Tech.pinions' Ben Bajarin, a noted tablet and smartphone fan and advocate, qualifies his title by reaffirming his conviction [shared by your editor] that tablets and smartphones are in fact personal computers, the reality being that consumers are using a multitude of devices to accomplish what we have always considered personal computing. He acknowledges that neither the tablet form factor nor the smartphone amounts to a complete substitute for a computer with a larger screen like a desktop or notebook, but he contends that the big struggle many in the industry are facing is the reality that the traditional PC is no longer the only device in consumers' lives, as it frequently was in the days when notebooks were a huge growth segment.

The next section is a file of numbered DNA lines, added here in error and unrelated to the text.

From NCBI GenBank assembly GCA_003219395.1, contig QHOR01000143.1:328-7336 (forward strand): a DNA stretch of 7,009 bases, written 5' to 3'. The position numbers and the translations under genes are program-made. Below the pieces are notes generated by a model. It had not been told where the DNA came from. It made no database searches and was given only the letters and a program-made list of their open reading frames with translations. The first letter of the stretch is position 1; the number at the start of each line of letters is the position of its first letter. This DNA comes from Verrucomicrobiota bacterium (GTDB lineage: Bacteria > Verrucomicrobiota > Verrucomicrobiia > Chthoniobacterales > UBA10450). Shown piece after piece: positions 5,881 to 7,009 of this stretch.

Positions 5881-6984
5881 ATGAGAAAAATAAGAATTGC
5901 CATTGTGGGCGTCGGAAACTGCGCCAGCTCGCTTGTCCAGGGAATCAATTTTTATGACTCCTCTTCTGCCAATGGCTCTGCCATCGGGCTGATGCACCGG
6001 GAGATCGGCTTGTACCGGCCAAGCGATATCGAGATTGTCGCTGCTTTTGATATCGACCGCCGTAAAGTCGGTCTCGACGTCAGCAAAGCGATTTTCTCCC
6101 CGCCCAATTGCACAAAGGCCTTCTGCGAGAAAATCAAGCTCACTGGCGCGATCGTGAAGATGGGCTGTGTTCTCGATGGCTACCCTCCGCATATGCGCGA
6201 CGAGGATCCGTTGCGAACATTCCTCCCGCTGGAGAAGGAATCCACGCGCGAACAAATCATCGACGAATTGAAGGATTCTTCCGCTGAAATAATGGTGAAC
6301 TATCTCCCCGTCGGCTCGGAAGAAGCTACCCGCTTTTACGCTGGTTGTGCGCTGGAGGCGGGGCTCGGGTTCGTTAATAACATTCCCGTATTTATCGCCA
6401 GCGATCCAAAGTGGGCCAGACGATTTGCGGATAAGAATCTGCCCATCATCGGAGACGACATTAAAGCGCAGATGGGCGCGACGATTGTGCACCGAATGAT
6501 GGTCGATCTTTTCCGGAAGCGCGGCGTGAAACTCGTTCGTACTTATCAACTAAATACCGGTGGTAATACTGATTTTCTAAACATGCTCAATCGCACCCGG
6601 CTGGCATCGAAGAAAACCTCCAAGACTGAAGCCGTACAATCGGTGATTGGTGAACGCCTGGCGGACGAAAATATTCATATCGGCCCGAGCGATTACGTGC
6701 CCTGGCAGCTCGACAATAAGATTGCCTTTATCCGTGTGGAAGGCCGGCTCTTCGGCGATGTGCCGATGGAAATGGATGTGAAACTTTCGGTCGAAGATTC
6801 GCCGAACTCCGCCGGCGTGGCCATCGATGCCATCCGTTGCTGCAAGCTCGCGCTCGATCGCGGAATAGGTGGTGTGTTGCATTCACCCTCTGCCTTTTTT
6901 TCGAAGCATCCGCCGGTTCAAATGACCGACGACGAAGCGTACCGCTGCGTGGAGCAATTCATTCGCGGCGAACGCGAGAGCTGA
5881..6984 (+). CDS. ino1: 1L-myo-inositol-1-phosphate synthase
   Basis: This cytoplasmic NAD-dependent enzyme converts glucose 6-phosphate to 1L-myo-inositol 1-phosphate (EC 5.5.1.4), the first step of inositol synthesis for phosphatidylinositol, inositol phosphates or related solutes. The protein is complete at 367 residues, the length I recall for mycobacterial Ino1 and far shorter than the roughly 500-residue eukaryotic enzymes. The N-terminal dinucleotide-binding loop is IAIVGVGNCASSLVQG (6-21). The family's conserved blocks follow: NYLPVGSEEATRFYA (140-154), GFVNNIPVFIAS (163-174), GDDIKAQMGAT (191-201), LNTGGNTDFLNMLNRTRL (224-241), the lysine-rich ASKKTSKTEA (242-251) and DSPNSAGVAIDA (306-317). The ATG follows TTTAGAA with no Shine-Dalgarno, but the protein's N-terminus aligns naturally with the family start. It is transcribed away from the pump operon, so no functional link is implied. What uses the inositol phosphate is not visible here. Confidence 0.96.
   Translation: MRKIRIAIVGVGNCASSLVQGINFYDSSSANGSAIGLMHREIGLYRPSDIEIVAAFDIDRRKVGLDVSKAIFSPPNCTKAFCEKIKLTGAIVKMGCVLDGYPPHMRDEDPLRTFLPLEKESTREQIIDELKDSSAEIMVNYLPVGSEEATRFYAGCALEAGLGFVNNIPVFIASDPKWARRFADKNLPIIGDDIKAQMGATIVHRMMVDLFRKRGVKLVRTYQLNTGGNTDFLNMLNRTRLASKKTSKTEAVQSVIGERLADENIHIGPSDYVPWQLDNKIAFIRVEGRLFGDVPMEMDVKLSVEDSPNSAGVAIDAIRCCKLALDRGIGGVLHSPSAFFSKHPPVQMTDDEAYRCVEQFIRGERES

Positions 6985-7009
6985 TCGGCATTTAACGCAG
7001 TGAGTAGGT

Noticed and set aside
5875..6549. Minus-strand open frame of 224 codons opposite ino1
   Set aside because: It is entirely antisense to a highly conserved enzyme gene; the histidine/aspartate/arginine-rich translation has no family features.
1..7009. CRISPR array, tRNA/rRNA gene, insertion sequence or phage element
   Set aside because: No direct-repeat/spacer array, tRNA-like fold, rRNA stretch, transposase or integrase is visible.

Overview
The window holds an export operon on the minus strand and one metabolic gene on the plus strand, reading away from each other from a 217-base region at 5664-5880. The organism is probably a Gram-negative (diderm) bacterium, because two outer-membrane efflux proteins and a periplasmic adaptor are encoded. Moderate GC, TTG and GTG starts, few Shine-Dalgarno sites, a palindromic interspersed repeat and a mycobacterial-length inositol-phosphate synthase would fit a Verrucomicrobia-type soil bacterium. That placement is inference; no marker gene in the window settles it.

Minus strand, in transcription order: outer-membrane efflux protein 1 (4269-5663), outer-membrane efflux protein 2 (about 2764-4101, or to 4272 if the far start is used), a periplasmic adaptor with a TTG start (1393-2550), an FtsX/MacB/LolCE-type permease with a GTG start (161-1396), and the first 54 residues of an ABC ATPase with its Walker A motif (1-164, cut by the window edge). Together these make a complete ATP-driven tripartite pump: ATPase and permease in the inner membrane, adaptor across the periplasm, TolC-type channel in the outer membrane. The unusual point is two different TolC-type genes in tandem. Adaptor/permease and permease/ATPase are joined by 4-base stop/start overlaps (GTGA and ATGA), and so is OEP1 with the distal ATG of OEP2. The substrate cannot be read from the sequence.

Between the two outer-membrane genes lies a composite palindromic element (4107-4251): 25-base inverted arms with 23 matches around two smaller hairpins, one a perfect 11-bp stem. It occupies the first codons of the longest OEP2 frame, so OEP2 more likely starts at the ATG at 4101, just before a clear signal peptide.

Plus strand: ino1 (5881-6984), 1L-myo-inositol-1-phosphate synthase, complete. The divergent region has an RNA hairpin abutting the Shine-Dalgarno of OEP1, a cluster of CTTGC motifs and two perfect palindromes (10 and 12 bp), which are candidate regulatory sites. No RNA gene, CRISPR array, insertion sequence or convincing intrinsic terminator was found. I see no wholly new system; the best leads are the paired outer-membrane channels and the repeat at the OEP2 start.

Steve Jobs unveils the Digital Hub in 2001.
"There is no longer a dominant screen," says Bajarin, declaring that the concept of the PC as "digital hub" - the primary screen used for computing tasks in consumers lives - is dead, with the Cloud ascendant as the new center of personal computing ecosystems, arguing that "the beautiful thing about OS X Mountain Lion is that it enables and even encourages this computing philosophy."
Blogger Marco Arment says that Postbox's exit from the Mac App Store should sound familiar to anyone who buys Mac software - the real story being one we've heard a lot since June 1: They tolerated the App Store's lack of paid upgrade mechanics before, but sandboxing and, more accurately, needing to remove important features because of their incompatibility with the current set of sandboxing entitlements was the last straw.